Seeds and Water
Objective: The children will conduct an experiment to determine the importance water plays in growing seeds.
What You Will Need
- Small resealable plastic bags – 2 per child
- Sunflower seeds – 2 per child
- Half sheets of paper towels – 2 per child
- Small paper plates
- Magnifying glasses – 1 per children
What To Do
Note: This experiment will take about 1 week to complete.
- Label the bags with the children’s names, two bags per child.
- Display the sunflower seeds. Ask children if they know what they are.
- Ask children if they know what a seed needs in order to grow.
- Give each child a seed on a plate and a magnifying glass. Encourage the children to examine the seeds with a magnifying glass. Ask the children what they notice about the seeds.
- Explain that they will be learning about how water affects seeds.
- For each child, in one bag, place one seed and a wet half sheet of paper towel. Seal the bags.
- In the other bag, place one seed and a dry half sheet of paper towel. Seal the bags.
- Use tape to attach the bags to a sunny window.
- Ask the children to make predictions about what will happen to the seeds.
- Check the seeds daily. Record the children’s observations.
- The seeds that were in the wet paper towel will have germinated. The seeds that had a dry paper towel will not have germinated.
Guiding Student Inquiry
- Describe the two seeds. How do they look? Why do they look so different?
- Tell me what seeds need to grow.
- What do you think would happen if you used different seeds?
- Explain why water is important for growing.
Explore, Extend & Integrate
- Try this same experiment using different types of seeds such as kidney beans, pumpkin seeds, peas, or other flower seeds.
- Try planting the sunflowers in some soil. Keep track of the plants’ progress.
- Have children draw pictures showing what the plant looks like once it emerges from the soil.
- Place the seeds and magnifying glasses on the science table for further exploration.
Check for Children’s Understanding
- Could children describe the seeds?
- Could children explain what happened to the seeds in each bag and why?
- Could children explain the importance of water to plant growth?
Did You Know?
All seeds need certain conditions in order to sprout. They need air, water, warmth, and light. Many seeds lie dormant during the winter months because it is too cold for them to sprout. With the arrival of spring, the air is warmer and there is usually more rain. The days are longer in the spring, which means there is more light. Not all seeds grow into new plants. Some seeds, such as pumpkin seeds and some nuts, can be eaten before they begin to sprout.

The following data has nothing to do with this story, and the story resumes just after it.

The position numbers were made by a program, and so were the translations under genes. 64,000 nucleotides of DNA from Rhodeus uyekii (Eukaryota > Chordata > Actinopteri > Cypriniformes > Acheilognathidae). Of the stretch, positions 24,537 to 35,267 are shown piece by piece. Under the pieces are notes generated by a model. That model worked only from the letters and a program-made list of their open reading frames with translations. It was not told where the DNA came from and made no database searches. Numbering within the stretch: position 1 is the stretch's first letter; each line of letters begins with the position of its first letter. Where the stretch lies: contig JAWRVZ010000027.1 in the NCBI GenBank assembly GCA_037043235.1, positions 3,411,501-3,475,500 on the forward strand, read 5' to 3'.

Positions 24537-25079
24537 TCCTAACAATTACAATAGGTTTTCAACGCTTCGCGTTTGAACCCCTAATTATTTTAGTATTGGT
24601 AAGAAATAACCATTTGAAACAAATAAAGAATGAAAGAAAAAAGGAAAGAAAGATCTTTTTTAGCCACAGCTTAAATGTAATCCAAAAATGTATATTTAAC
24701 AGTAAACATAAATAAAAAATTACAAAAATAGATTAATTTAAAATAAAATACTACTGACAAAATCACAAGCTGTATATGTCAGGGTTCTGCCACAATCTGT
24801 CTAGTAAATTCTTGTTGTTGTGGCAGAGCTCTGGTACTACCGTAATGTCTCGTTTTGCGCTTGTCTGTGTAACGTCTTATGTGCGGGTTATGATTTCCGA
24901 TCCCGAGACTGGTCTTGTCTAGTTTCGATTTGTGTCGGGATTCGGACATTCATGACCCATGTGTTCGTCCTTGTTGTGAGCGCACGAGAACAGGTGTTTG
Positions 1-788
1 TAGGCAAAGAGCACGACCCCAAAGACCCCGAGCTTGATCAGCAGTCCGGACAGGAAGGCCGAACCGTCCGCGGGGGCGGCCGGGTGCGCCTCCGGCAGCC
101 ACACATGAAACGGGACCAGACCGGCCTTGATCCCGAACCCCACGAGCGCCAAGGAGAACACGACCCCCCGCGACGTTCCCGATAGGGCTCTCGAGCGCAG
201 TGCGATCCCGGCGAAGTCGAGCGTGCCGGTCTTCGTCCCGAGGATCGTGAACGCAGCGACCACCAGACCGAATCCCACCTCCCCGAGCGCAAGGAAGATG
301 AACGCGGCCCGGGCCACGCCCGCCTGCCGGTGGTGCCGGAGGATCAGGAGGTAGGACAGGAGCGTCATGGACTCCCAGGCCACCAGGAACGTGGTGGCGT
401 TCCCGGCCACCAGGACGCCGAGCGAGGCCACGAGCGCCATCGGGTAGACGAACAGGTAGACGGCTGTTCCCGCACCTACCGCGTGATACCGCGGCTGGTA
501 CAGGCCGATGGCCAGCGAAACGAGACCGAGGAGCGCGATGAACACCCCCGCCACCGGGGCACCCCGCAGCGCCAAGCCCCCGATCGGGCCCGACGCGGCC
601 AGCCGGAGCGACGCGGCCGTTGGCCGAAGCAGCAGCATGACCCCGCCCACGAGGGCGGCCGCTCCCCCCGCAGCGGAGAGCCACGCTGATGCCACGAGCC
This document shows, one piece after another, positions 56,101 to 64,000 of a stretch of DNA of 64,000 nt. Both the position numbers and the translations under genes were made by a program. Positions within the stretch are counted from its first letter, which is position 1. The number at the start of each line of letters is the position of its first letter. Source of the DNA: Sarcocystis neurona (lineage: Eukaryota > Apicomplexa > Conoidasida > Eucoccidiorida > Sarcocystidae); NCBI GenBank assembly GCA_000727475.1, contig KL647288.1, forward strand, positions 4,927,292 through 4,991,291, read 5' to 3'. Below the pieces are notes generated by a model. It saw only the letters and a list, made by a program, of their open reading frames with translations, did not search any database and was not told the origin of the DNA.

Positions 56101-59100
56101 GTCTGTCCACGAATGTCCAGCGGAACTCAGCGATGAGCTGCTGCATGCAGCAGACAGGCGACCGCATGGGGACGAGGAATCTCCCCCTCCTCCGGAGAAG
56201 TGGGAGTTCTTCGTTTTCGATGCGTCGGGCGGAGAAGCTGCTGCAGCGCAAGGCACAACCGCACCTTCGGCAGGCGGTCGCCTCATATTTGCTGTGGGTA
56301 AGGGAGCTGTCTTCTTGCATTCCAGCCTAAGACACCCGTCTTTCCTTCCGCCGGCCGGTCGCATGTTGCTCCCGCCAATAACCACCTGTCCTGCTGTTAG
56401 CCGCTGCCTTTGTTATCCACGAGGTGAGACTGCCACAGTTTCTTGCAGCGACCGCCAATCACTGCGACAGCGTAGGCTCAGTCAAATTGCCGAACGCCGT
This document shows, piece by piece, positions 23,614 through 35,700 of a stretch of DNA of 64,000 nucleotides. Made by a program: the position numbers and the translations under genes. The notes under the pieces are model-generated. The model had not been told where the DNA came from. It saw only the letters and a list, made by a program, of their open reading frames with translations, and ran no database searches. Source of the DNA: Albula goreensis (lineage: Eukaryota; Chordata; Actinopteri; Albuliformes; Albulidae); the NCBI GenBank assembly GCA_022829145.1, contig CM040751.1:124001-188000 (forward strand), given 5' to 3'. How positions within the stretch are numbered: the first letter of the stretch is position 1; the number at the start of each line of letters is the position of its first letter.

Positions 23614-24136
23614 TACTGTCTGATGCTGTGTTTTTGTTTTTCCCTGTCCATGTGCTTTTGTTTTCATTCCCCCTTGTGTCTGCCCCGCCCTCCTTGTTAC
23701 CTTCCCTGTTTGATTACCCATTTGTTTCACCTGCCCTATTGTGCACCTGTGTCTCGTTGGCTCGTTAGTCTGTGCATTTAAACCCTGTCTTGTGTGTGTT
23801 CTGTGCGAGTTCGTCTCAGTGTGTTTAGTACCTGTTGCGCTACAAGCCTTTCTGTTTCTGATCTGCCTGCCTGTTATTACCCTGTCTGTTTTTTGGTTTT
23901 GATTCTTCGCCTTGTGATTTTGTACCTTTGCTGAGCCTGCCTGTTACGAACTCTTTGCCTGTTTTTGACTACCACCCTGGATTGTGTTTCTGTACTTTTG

Although seeds are small and seem insignificant, seeds are very powerful and important to people. Seeds create plants that provide fuel, shelter, and food for people and animals. One single corn kernel can multiply five hundred times in less than 4 months. A huge apple tree is the result of one tiny apple seed. A whole family can have food from just one handful of seeds.
- seeds – the small part of a plant with flowers that grows into a new plant.
- sunflower – a tall plant with large yellow flowers.
- experiment – a test used to discover something not known, such as the cause of something.
- wet – having water or other liquid within something or on the surface of something.
- predict – to say ahead of time that something will happen.
- magnifying glass – a lens that makes objects seen through it appear larger.
- Be certain not to use processed, salted, roasted sunflower seeds that are sold in the supermarket.
- Be certain to have the children label the seeds that had a wet paper towel and the seeds that had the dry paper towel.
- You can use colored stickers or draw a raindrop on the bags with the wet paper towels.
- From Seed to Sunflower by Gerald Legg
- Sunflower House by Eve Bunting
- Big Yellow Sunflower by Frances Barry
- Sunflower by Miela Ford
Content provided by:
Common Core State
These lessons are aligned with the Common Core State Standards ("CCSS"). The CCSS provide a consistent, clear understanding of the concepts and skills children are expected to learn and guide teachers to provide their students with opportunities to gain these important skills and foundational knowledge.
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There are currently no Common Core Standards for pre-k, but these lessons are aligned as closely as possible to capture the requirements and meet the goals of Common Core Standards. However, these lessons were neither reviewed or approved by the National Governors Association Center for Best Practices or the Council of Chief State School Officers, which together are the owners and developers of the Common Core State Standards.